Women at work
One of the most significant artists of the 20th century, Georgia O’Keeffe is known for her bold American Modernist paintings of flowers, bones, and desert landscapes.
O’Keeffe also loved to explore the female body in her paintings. Even her nonrepresentational works, such as Green-Gray Abstraction, were seen as having a deep sexual meaning. In reality, she was simply one of the first artists who could explore her sexuality and representation as a female on the larger stage, and often had no sexual intentions behind her works. In her own words: “Well—I made you take time to look at what I saw and when you took time to really notice my flowers you hung all your own associations with flowers on my flower and you write about my flower as if I think and see what you think and see of the flower—and I don’t.”— Ellie Hohulin, Learning Innovation intern, March 9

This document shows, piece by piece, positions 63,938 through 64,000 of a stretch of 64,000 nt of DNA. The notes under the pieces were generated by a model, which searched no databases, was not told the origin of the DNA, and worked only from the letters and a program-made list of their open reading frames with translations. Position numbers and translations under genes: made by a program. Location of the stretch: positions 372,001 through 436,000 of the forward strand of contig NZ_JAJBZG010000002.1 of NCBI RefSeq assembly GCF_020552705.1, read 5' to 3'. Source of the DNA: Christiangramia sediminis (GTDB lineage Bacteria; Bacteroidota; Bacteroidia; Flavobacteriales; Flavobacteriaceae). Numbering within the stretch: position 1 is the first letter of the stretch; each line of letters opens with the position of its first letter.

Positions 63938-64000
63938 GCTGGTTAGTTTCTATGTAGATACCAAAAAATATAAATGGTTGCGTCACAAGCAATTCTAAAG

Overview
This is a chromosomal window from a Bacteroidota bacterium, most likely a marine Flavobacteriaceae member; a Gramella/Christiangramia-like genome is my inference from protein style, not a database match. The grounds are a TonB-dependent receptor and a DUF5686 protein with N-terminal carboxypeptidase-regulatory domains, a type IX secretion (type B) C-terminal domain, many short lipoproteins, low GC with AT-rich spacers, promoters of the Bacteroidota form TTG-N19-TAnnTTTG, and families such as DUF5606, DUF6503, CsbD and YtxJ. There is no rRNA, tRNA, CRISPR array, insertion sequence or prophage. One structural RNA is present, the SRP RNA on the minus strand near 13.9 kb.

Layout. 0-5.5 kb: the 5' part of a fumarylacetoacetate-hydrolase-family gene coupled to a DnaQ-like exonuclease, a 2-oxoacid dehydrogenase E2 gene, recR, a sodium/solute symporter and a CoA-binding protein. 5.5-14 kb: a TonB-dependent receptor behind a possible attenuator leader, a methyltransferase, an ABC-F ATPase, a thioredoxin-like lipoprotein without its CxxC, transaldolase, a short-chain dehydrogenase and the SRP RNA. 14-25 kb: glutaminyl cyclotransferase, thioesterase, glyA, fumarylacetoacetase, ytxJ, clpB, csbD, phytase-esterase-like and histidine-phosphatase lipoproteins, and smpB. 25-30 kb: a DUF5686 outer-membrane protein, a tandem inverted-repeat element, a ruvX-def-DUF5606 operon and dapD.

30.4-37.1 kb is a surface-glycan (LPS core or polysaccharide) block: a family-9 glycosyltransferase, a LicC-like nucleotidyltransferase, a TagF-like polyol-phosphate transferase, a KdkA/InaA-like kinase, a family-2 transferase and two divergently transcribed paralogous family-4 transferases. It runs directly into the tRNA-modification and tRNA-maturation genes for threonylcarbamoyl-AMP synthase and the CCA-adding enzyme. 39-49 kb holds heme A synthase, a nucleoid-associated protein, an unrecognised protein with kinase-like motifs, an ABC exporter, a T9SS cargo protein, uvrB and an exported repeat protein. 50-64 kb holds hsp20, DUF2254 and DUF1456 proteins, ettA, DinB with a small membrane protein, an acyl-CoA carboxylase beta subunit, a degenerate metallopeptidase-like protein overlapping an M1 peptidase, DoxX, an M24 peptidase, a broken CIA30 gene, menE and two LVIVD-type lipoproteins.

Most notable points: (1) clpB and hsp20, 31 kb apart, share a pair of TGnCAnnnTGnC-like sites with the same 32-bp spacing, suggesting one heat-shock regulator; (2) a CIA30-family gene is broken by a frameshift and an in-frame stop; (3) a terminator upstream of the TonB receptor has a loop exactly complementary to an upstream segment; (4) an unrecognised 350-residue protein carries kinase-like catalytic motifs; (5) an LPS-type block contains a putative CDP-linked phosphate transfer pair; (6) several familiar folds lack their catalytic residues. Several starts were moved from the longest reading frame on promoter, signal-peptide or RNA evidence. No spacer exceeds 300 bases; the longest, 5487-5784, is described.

Image: Alfred Stieglitz, Georgia O’Keeffe, 1918
“Women at Work” celebrates Women’s History Month by highlighting female artists in Mia’s collection.